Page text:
'State of Denial' Lands Early And Hits Harder

(2005 Photo By Brad Barket -- Getty Images)
By Howard Kurtz
Washington Post Staff Writer
Saturday, September 30, 2006

The impassioned debate that seems to surround each new book by Bob Woodward burst into public view yesterday, two days ahead of schedule.

The unveiling of "State of Denial," Woodward's latest take on the Bush administration's struggle with the conflict in Iraq, scrambled the usual media alliances. The New York Times ran a front-page exclusive on a book by a journalist for The Washington Post -- which begins running excerpts tomorrow -- and Brian Williams led "NBC Nightly News" with a story based on advance tidbits put out by CBS's "60 Minutes," which airs its Woodward interview tomorrow.

For several years now, liberal critics have been denigrating Woodward as a high-level stenographer for an administration they detest, even as his last two books have also revealed information that embarrassed the White House. But this new volume -- written, unlike the others, without access to President Bush -- has media and political circles buzzing about whether the one-time Watergate sleuth has suddenly gotten tougher on the administration.

"I found out new things, as is always the case when you re-plow old ground," Woodward said. "The bulk of them I discovered this year. I wish I'd had some of them for the earlier books, but I didn't."

Woodward said he pushed repeatedly to interview Bush, who actually suggested that he write the book "Plan of Attack." But White House counselor Dan Bartlett and national security adviser Stephen Hadley, after a period of cooperation, told him an interview was unlikely and then stopped returning his calls. In the new book, Woodward attributes the lack of a presidential interview -- which has the effect of removing a strong counterweight to criticism of the White House -- to Bush's declining popularity.

Bartlett said yesterday that he and other officials, while cooperating, noticed "a different tone and tenor to this project. . . . Some pretty hard conclusions had already formed in Bob's mind. So we made the judgment that the third time was not a charm." The book's "gossipy" aspects will titillate the cocktail party circuit, Bartlett said, but "the underlying issues are ones covered by a half-dozen books before his."

What accounts for the tsunami of publicity? Three decades after he was portrayed by Robert Redford in the movie version of the Watergate book "All the President's Men," Woodward has become a bankable commodity, his books virtually guaranteed to generate headlines and top bestseller lists.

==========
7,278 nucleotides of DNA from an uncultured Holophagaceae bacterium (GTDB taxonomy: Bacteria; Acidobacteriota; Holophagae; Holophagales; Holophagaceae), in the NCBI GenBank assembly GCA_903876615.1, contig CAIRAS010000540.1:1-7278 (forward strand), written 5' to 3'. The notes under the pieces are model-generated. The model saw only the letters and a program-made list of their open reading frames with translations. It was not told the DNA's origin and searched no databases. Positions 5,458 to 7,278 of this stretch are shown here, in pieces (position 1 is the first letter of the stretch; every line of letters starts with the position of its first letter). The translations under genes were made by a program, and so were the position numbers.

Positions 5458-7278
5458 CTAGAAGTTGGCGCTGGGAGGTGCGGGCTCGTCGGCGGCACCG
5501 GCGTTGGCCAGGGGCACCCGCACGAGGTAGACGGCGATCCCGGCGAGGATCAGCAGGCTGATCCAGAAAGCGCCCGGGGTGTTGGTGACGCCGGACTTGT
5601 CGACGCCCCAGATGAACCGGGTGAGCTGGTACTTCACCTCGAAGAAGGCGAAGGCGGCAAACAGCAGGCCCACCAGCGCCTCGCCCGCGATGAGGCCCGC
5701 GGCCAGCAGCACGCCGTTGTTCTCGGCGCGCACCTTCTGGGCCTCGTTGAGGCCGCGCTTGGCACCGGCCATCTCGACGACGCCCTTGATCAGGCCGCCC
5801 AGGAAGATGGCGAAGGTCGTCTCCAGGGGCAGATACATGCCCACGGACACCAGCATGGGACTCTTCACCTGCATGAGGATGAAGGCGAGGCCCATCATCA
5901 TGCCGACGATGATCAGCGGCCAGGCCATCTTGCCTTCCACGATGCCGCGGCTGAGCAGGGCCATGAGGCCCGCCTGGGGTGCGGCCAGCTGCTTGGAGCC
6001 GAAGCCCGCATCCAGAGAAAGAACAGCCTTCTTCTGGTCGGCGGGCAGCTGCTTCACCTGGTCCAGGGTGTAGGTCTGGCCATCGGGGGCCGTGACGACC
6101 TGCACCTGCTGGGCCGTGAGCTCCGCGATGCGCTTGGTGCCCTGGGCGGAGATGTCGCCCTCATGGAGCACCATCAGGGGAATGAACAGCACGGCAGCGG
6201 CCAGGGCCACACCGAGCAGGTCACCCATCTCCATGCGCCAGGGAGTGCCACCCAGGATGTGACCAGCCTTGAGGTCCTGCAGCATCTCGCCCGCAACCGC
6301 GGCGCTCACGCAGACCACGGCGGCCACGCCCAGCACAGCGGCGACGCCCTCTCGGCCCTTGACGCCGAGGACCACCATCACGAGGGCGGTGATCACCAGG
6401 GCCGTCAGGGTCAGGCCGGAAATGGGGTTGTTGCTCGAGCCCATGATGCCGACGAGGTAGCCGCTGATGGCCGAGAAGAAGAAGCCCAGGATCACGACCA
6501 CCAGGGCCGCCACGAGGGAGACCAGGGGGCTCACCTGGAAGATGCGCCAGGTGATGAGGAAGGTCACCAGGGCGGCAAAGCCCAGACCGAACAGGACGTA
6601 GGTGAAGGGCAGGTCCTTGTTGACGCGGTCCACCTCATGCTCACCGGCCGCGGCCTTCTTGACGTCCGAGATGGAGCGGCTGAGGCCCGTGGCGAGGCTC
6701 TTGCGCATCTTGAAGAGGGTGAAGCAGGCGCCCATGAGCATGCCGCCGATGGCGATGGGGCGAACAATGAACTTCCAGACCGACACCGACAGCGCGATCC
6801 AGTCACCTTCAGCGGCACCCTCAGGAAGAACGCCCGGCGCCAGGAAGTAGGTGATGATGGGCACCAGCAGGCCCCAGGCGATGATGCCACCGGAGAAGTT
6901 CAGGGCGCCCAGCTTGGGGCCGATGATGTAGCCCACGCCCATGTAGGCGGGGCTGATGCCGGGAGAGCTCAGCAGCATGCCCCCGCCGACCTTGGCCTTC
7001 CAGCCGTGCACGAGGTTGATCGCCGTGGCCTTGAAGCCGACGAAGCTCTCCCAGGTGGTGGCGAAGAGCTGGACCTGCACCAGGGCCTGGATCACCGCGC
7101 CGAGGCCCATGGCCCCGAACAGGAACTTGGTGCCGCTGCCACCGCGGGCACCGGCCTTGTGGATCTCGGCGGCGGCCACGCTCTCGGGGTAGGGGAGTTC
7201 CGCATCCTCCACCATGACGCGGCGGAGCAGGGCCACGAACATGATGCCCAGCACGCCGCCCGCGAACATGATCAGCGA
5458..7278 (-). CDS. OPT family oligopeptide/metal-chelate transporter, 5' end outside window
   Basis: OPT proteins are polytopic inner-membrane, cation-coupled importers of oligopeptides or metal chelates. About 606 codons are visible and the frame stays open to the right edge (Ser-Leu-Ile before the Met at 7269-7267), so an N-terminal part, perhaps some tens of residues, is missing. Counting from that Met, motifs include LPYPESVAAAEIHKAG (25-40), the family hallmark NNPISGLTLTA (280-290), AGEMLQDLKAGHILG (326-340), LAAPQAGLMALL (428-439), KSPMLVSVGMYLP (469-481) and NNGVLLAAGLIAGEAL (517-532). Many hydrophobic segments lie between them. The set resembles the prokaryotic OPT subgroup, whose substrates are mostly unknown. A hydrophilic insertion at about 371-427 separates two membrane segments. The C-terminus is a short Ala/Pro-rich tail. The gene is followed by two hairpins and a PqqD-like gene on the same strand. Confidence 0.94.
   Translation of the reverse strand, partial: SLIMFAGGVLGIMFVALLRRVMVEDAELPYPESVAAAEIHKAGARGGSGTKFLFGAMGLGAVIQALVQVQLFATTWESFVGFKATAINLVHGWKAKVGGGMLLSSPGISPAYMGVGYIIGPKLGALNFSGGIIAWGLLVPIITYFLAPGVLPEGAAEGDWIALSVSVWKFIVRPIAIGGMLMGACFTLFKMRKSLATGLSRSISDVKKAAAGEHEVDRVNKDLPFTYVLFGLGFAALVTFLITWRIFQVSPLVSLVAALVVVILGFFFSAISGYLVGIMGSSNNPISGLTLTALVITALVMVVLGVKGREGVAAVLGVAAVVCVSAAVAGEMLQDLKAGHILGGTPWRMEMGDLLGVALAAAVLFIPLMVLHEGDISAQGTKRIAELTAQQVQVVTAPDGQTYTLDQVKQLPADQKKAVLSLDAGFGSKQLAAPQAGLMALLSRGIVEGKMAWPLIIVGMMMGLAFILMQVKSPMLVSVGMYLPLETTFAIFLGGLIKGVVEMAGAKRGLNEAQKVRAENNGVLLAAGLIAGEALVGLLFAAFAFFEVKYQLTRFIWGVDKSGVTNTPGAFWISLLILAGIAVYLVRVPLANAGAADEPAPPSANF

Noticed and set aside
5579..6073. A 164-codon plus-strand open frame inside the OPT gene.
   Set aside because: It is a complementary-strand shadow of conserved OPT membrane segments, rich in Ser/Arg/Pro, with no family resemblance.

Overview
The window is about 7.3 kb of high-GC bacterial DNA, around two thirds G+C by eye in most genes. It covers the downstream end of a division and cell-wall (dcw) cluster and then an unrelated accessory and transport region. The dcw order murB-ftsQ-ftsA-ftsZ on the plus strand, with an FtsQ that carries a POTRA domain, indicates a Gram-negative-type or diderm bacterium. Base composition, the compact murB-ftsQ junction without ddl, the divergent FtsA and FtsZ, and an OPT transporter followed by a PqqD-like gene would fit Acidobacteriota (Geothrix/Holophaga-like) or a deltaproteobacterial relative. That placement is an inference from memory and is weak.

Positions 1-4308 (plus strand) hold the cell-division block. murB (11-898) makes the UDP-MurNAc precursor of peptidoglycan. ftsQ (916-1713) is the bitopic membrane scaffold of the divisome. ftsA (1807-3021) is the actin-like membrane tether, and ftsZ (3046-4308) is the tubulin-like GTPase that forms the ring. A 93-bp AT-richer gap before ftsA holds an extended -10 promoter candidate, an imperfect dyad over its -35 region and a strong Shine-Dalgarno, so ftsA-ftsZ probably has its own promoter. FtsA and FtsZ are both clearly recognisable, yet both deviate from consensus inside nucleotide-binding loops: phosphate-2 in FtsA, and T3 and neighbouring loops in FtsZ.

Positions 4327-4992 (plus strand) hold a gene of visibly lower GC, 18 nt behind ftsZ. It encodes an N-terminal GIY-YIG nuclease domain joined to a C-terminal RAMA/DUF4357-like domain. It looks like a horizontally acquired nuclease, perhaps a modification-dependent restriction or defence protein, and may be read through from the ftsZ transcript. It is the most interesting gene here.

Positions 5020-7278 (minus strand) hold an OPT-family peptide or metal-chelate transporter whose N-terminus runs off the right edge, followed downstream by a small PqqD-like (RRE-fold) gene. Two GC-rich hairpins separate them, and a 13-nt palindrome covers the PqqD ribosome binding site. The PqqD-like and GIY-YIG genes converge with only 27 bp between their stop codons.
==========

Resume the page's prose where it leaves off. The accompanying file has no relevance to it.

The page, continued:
But for all his popularity and credibility, Woodward has seen his reputation has taken a bit of a scuffing as detractors have assailed his recent books as too sympathetic toward Bush, Vice President Cheney and other officials who have cooperated with him. Woodward also apologized to The Post in November for failing to disclose for more than two years that an administration official had told him about Valerie Plame's status as a CIA operative, a silence he attributed to trying to avoid a subpoena from the special prosecutor investigating the leak.

The very title of "State of Denial" suggests a more sharp-edged approach than "Bush at War" or "Plan of Attack," although the latter, in particular, contained revelations about the administration that were seized upon by John Kerry's presidential campaign after its 2004 release. But the narrative pushed by Woodward's critics was that of a journalist who was an outsider while digging into the Nixon White House but had since become wealthy, famous and too cozy with those in the Bush White House.

The dominant theme of the new book -- that the administration was torn by internal divisions over Iraq and failed to recognize its blunders -- could prompt a reassessment of Woodward's work.

"In my view, his reputation had suffered from the first two books on the Bush administration, and I believe he's a very smart guy and he knows that," said Jay Rosen, a New York University journalism professor. "I think he was used to put out a narrative that was radically incomplete."

"Obviously he's more critical of the president, but this comes at a point when the war has gone on as long as World War II," said Times columnist Frank Rich, a fierce Bush critic.

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